| US Secretary of State Hillary Clinton created lots of excitement |
(and even more traffic) in downtown Nairobi when she attended
the AGOA conference as part of her Africa tour.
But for all its hype, the AGOA market access provided
under AGOA does not really address any of
the supply side constraints – Rachel Keeler looks
at the conclusions and the resulting challenges
for Clinton in shaping the
Obama administration's US policy towards Africa.
It was clear from the start that last week's African
Growth and Opportunity Act (AGOA) conference
in Nairobi would have very little to do with US-Africa trade.
First, there is very little actual trade between the US
and Africa to discuss.
Petroleum exports from Angola and Nigeria
(both stops on US Secretary of State
Hillary Clinton's Africa tour) and four other
African oil producers make up over 90% of trade
with the US under AGOA.
Kenyan Prime Minister Raila Odinga put it bluntly
on day one of the forum: "[In the short term],
we can only hope for slow growth in our exports to the US,
" he said. "It will be some time yet before we have
the capacity despite preferences to compete with
major exporters like China and India."
Odinga emphasized that at this juncture,
Africa has much more to gain from trading with
itself than from seeking out Western markets.
AGOA's duty free, quota free access to the US market
did engender a five-year textile boom in Kenya.
But in 2005 the Multifibre Agreement (MFA) that
had limited Asian exports to the US market expired,
and in 2007 the safeguard extension on
Chinese goods ended.
By the end of 2008, Kenya had lost nearly half
of its textile industry, which remains in
desperate decline today.
In hindsight, the general consensus is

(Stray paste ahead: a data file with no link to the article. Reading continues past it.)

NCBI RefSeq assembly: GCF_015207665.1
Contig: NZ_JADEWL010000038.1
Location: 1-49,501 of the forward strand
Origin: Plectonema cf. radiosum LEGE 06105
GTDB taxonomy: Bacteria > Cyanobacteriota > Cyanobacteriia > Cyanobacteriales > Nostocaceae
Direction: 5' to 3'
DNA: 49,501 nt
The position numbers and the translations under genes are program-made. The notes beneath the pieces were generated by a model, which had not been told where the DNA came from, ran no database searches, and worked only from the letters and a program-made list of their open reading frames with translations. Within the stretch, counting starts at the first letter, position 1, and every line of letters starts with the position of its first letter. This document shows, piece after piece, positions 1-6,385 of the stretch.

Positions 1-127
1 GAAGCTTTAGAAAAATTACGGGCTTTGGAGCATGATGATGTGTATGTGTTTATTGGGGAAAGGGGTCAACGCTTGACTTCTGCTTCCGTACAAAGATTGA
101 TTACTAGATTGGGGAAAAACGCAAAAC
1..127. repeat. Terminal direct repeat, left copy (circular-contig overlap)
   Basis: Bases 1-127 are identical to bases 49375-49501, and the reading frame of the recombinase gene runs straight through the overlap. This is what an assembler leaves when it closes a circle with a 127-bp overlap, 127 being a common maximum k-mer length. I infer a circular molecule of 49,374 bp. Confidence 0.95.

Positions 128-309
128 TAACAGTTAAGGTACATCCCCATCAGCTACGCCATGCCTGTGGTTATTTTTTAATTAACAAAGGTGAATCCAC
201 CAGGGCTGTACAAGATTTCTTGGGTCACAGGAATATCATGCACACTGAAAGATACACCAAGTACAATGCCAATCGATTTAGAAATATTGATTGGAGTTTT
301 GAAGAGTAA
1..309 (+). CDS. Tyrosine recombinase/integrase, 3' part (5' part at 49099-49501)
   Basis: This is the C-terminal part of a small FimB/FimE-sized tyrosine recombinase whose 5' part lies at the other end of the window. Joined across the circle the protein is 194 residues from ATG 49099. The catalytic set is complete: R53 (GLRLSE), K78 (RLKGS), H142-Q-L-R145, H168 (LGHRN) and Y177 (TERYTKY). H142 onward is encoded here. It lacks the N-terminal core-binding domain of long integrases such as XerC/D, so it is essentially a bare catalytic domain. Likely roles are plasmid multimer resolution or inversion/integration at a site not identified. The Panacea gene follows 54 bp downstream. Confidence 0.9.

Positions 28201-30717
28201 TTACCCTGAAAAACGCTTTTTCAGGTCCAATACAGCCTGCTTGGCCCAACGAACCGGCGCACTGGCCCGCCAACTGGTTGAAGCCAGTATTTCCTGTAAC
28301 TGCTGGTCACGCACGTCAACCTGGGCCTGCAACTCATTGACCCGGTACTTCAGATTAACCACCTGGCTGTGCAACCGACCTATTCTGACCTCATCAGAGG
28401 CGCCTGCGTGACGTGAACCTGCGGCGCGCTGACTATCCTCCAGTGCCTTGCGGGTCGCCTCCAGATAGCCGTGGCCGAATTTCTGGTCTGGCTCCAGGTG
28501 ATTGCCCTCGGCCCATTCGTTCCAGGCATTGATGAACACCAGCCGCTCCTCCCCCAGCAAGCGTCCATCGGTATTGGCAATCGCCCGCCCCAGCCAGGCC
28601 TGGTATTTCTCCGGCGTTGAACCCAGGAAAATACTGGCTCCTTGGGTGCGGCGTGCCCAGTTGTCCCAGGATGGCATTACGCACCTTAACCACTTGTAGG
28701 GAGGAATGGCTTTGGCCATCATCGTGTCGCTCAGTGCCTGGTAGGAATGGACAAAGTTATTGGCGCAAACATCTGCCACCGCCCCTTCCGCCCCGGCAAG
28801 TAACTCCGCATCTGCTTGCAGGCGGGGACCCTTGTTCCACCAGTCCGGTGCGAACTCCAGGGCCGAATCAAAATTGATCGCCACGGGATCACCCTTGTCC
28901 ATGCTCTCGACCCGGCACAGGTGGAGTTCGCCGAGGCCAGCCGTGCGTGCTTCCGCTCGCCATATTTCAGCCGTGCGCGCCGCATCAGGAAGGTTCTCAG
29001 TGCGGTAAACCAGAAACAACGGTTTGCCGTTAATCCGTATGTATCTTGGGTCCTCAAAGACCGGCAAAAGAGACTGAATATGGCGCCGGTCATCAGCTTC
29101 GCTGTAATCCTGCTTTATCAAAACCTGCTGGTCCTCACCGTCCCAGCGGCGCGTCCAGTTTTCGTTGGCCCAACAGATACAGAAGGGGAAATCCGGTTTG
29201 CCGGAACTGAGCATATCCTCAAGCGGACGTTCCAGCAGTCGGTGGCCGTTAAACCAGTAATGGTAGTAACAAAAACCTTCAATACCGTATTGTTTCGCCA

that AGOA jumped the gun by
ignoring supply-side constraints that keep
African manufacturers from being able
to compete with Asia.
US Secretary of State Hillary Clinton
echoed Odinga in her opening remarks
at the conference, saying that
increasing regional trade presents the
"single greatest opportunity" to build up African industry.
"The market in the US is 300m people;
the market in Africa is 700m plus," she said.
Of course for Africa, market access of any kind is
not the main concern.
Inadequate infrastructure and weak governance
are much larger problems,
which American politicians are happy
to highlight rather than dwelling
on the failures of AGOA itself.
Stephen Hayes, president of the
Washington DC-based Corporate Council
on Africa (CCA), says there is a good chance
AGOA will not be renewed past its expiration date in 2015.
The US Congress is leaning heavily toward
instituting an umbrella trade preference programme
for all least developed countries (LDCs).
The favourite argument against this on
Africa's behalf is that Bangladesh is
considered an LDC, but one which exports
three times as much in textiles to the US than
all of sub-Saharan Africa.
That Africa deserves special treatment seems
an easy case to make.
But "right now it's a losing case," Hayes says.
The US government is keen to simplify its approach
to external trade, focus more on
the domestic economy, and rebuild relationships
damaged under the Bush administration
in other developing regions.
The American textiles industry is also lobbying
on behalf of Asia, where production costs and
scale remain most attractive.
US Trade Representative Ron Kirk summarized
the situation in more politically correct terms
at the conference, saying: "The answer to
extending US trade preferences to
other countries is to make Africa more competitive."
To this end, the US is shifting its Africa policy
away from trade to focus on trade capacity building,
infrastructure development, and anti-corruption diplomacy.
The US Trade and Development Agency (USTDA)
invests much of its funding for Africa in
technical assistance for energy, power and
The agency just announced it will help the
West African Economic and
Monetary Union (UEMOA) link its regional rail lines.
They are also training customs officials in East Africa
and port managers from Liberia, Ghana, Kenya
and Tanzania, providing technical assistance for
the Tanzanian Energy and Water Utilities Regulatory
Authority (EWURA), and working with